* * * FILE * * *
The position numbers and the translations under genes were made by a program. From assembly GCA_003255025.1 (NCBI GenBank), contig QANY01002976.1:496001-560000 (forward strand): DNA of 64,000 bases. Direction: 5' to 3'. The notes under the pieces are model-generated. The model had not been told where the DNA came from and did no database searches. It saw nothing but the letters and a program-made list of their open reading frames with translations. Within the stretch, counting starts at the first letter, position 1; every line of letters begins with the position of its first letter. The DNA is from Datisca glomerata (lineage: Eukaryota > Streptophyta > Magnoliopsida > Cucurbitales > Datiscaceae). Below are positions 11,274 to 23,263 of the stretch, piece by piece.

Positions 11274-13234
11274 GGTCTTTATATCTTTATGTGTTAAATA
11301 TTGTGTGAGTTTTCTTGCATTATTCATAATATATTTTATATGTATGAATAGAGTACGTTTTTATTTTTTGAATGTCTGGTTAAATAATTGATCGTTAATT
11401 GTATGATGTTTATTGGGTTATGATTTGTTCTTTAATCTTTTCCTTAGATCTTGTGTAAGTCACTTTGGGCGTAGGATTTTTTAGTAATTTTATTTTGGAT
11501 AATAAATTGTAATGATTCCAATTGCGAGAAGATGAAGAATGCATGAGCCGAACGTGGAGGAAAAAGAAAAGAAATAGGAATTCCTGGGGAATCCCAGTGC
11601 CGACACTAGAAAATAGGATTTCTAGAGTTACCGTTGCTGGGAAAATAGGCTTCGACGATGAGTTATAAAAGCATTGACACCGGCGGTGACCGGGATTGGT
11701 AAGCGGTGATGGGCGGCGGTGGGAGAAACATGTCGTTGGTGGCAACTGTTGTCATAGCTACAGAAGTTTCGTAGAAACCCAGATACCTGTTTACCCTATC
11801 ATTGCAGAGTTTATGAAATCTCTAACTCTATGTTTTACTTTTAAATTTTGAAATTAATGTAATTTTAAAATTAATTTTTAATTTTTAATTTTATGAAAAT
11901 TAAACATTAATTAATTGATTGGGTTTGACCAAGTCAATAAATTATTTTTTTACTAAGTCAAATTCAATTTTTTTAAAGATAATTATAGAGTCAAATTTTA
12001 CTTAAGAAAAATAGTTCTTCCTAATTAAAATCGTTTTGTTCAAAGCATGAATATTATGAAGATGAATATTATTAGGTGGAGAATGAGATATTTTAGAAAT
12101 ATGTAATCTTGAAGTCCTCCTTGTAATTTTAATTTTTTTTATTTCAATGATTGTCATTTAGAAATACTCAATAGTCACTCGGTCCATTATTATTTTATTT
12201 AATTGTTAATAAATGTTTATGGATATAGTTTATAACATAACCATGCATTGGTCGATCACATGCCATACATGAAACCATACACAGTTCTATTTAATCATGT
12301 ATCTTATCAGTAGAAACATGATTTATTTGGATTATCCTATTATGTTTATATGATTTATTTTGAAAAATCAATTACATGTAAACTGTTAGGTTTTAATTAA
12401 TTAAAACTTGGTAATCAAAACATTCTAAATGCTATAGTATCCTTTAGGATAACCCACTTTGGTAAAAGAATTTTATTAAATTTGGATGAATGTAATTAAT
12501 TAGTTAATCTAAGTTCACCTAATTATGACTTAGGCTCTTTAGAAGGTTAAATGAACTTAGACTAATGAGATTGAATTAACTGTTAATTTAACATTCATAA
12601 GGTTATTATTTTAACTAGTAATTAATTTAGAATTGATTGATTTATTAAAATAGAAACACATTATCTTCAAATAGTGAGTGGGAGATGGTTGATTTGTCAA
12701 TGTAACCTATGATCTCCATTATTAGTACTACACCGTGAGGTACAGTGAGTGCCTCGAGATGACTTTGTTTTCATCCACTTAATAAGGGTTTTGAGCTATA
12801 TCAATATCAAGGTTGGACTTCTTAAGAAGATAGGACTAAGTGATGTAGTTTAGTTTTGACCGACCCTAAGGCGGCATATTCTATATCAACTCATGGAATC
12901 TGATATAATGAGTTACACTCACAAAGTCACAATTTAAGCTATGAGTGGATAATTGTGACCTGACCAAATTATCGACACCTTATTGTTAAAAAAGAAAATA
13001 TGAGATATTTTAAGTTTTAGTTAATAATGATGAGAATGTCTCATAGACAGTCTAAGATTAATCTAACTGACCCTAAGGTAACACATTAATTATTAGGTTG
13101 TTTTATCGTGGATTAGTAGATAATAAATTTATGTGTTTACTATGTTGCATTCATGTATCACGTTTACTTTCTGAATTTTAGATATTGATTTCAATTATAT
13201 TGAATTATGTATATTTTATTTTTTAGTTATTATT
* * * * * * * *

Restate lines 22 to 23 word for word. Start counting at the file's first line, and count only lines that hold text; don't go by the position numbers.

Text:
13101 TTTTATCGTGGATTAGTAGATAATAAATTTATGTGTTTACTATGTTGCATTCATGTATCACGTTTACTTTCTGAATTTTAGATATTGATTTCAATTATAT
13201 TGAATTATGTATATTTTATTTTTTAGTTATTATT